I was going to do a little piece on Cyril Regis last night but I decided not to as former players like Dion Dublin and Brian Deane did it much better and unlike me, knew him well.
For people of my age group Cyril Regis was something of a phenomenon because back in the 1970’s white footballers still had legs like they were about to snap and pasty looking faces courtesy ciggies, booze and wild women.
In contrast, Regis was built like an adonis and along with Brendan Batson and Laurie Cunningham he made West Bromwich Albion, off all clubs, seem glamorous to us white kids playing football on the Pineapple playing fields out on the borders of Hampshire and Berkshire. It was only 120 miles or so but The Midlands seemed a thousand miles away.
It seems ridiculous now but the only time I had really seen black guys was when watching England getting trounced by the West Indies at cricket and I never really associated Afro Caribbeans with football in England.
The game that always sticks in my mind was against Manchester United a couple of days before a big snowstorm was forecast in December 1978. I supported Manchester United at the time and I was doubly excited as I loved snow and this was being billed as the game of the season.
It didn’t disappoint and West Brom ran out 5-3 winners with Regis and Cunningham tearing United apart, despite all the crap they had to endure from the Old Trafford terraces. It must have been great ramming the chants down the supporters throats as they recovered from going behind twice to win a thriller.
Thriller: Cunningham and Regis destroy Man Utd in a game that lives long in the memory.
I sat next to Cyril Regis at the Madejski Stadium a few years back (he was the Uncle and agent of former Reading striker, Jason Roberts) and I was amazed about how dapper he looked in a flat cap and stylish winter jacket. After about 20 minutes of pretending to be cool, I eventually asked him if he remembered that game versus United and he said “Yeah but only like it was yesterday”.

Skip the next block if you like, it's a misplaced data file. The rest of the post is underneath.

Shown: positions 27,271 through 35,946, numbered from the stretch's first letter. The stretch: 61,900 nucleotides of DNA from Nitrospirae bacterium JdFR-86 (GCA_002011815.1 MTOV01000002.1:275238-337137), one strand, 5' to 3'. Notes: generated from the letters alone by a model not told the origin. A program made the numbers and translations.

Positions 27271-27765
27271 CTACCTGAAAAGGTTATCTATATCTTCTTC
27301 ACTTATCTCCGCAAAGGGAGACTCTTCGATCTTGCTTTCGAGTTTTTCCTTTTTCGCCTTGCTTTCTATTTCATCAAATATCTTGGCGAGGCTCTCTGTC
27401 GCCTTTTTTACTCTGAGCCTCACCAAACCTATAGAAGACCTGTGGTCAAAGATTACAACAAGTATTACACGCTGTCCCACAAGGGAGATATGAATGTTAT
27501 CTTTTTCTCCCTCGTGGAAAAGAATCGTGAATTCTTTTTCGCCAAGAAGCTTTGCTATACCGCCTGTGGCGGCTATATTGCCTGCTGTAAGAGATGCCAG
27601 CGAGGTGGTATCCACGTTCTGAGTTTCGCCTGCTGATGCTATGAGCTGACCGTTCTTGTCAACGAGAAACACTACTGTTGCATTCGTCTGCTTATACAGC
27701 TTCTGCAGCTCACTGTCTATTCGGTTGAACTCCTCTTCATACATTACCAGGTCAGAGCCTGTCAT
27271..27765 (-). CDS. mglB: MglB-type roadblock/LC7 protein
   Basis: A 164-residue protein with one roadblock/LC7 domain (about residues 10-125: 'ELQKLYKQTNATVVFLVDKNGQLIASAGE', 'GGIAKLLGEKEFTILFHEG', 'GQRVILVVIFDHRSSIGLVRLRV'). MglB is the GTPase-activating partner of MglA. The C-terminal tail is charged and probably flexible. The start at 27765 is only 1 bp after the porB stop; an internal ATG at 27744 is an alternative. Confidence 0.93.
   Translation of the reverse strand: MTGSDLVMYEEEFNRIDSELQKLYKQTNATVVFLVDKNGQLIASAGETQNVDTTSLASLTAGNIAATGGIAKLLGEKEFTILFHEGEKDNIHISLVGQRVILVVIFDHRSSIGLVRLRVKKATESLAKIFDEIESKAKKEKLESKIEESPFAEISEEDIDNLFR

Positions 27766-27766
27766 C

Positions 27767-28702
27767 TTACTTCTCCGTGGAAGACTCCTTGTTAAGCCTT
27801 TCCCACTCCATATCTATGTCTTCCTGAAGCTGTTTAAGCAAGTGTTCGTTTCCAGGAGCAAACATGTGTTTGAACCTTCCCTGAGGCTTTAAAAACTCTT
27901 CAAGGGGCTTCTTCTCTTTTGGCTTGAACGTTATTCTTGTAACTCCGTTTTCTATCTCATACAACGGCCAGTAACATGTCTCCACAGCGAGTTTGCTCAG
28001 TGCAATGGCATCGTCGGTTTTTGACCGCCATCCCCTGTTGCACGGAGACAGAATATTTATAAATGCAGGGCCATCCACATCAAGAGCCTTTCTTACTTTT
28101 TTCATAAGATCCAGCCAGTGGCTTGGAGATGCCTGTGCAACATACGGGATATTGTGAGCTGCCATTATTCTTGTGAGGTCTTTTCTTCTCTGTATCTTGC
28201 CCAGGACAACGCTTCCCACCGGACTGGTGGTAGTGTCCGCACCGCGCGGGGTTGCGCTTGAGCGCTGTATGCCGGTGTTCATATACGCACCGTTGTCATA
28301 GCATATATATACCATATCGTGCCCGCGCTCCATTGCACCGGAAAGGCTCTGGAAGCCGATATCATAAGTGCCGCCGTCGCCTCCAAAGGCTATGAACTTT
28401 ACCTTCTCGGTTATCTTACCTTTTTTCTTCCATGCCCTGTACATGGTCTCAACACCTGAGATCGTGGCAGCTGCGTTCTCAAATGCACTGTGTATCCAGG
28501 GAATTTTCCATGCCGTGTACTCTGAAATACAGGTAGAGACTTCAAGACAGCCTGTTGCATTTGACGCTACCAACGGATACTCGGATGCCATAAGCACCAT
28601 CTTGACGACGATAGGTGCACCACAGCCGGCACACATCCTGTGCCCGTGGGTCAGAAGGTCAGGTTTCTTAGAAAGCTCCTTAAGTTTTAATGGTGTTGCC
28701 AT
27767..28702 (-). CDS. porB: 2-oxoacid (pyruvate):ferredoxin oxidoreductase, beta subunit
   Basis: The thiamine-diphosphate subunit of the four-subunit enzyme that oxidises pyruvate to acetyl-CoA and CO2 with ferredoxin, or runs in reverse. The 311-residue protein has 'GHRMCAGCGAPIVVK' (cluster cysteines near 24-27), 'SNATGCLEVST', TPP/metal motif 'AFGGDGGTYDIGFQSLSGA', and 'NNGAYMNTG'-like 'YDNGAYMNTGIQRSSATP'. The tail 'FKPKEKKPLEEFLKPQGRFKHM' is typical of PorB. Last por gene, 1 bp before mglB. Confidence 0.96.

I guess the biggest tribute to Cyril Regis and the other WBA players of that time is that as opposed to 1978, black footballers (apart from by the odd UKIP weirdo) are treated like just another player by supporters and fellow professionals alike.
Remember, Regis had to endure racism at it worst, including being sent a bullet in an attempt to stop him representing England. In a later interview Regis said the following.
‘I’ve still got it to this day (the bullet). The letter soon got binned, but I kept the bullet as a reminder of the force of anger and evil some people had inside them back then. For the rest of my playing days, it was also a motivation, a reminder that these people were not going to stop me. I’d already had years of monkey noises and chants of “niggerr, nigger, lick my boots” – a truly odious taunt loaded with overtones of colonialist supremacy, slavery and subservience – so I wasn’t particularly shocked and certainly wasn’t scared”.
A couple of years ago there was a documentary called Black v White presented by Adrian Charles. If you didn’t see it, have a watch, as it demonstrates what it was like for black footballers in the 1970’s. It is being shown again tomorrow. Click here.
Football is much better because of the likes of Cyril Regis, a man mountain with shot like a canon, who stood up to the vilest in our society and beat them.
No wonder the like of Dion Dublin and Brian Deane were so physically shaken when interviewed yesterday.